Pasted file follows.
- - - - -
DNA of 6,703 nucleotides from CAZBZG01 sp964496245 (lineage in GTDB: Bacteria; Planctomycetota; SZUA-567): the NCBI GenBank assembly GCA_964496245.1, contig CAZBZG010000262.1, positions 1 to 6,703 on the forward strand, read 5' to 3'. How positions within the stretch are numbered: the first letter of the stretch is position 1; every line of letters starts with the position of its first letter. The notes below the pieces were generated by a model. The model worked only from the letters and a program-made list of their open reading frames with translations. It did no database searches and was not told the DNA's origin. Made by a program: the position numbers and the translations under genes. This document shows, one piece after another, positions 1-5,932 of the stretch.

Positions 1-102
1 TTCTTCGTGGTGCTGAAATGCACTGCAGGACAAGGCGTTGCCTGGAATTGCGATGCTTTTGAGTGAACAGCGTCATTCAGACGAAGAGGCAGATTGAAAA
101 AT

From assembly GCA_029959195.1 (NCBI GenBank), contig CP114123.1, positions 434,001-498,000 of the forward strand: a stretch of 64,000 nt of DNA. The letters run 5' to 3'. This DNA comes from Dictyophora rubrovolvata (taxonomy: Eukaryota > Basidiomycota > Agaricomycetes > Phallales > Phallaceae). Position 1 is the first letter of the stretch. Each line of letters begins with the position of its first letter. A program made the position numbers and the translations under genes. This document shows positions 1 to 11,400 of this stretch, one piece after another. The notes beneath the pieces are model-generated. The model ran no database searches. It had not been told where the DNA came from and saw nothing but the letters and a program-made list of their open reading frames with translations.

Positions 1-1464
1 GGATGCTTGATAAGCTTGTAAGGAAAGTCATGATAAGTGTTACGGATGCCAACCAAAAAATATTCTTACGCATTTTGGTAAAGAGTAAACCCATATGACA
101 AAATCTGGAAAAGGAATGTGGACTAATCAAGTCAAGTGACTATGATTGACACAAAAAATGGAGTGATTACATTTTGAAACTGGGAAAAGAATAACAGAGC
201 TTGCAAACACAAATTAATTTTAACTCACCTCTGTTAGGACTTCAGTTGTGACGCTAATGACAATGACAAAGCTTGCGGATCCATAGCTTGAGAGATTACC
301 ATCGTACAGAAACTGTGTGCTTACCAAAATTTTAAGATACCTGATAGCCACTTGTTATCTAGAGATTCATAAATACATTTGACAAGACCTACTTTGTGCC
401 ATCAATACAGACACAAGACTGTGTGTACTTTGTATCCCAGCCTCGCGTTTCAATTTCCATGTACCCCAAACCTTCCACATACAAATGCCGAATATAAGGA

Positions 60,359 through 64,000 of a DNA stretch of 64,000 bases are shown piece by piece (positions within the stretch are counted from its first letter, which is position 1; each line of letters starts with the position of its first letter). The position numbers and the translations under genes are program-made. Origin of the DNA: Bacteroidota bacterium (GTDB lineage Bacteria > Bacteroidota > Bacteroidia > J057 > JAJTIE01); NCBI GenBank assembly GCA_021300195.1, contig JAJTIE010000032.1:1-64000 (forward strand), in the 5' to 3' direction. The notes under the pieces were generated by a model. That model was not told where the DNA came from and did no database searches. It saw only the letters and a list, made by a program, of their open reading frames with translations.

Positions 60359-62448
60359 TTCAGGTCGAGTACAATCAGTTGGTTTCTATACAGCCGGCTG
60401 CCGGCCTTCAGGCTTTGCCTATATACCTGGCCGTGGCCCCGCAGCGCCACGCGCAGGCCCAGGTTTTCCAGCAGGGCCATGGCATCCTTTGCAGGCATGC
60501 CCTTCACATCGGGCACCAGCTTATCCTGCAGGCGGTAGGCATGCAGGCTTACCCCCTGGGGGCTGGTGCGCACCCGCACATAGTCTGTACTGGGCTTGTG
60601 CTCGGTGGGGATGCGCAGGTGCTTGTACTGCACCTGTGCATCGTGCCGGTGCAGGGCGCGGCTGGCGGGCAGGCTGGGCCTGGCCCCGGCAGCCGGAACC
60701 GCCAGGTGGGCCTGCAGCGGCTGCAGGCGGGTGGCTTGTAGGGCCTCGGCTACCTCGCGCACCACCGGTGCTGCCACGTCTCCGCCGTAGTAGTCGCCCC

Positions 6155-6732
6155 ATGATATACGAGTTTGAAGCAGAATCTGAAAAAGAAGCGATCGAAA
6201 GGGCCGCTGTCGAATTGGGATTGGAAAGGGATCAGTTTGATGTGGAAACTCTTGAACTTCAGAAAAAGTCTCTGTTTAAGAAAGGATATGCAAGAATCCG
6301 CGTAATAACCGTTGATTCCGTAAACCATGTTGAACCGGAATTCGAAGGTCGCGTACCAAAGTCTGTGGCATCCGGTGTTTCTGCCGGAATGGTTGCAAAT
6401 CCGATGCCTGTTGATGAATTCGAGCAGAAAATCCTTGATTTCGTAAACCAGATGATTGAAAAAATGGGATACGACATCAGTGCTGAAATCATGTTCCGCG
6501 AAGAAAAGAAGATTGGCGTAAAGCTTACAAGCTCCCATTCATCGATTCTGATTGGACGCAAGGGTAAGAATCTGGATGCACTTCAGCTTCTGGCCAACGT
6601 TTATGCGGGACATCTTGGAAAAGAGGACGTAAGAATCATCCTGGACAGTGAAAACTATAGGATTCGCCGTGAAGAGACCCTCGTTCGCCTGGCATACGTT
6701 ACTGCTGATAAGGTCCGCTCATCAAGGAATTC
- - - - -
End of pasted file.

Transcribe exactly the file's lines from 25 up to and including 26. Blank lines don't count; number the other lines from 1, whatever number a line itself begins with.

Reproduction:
6601 TTATGCGGGACATCTTGGAAAAGAGGACGTAAGAATCATCCTGGACAGTGAAAACTATAGGATTCGCCGTGAAGAGACCCTCGTTCGCCTGGCATACGTT
6701 ACTGCTGATAAGGTCCGCTCATCAAGGAATTC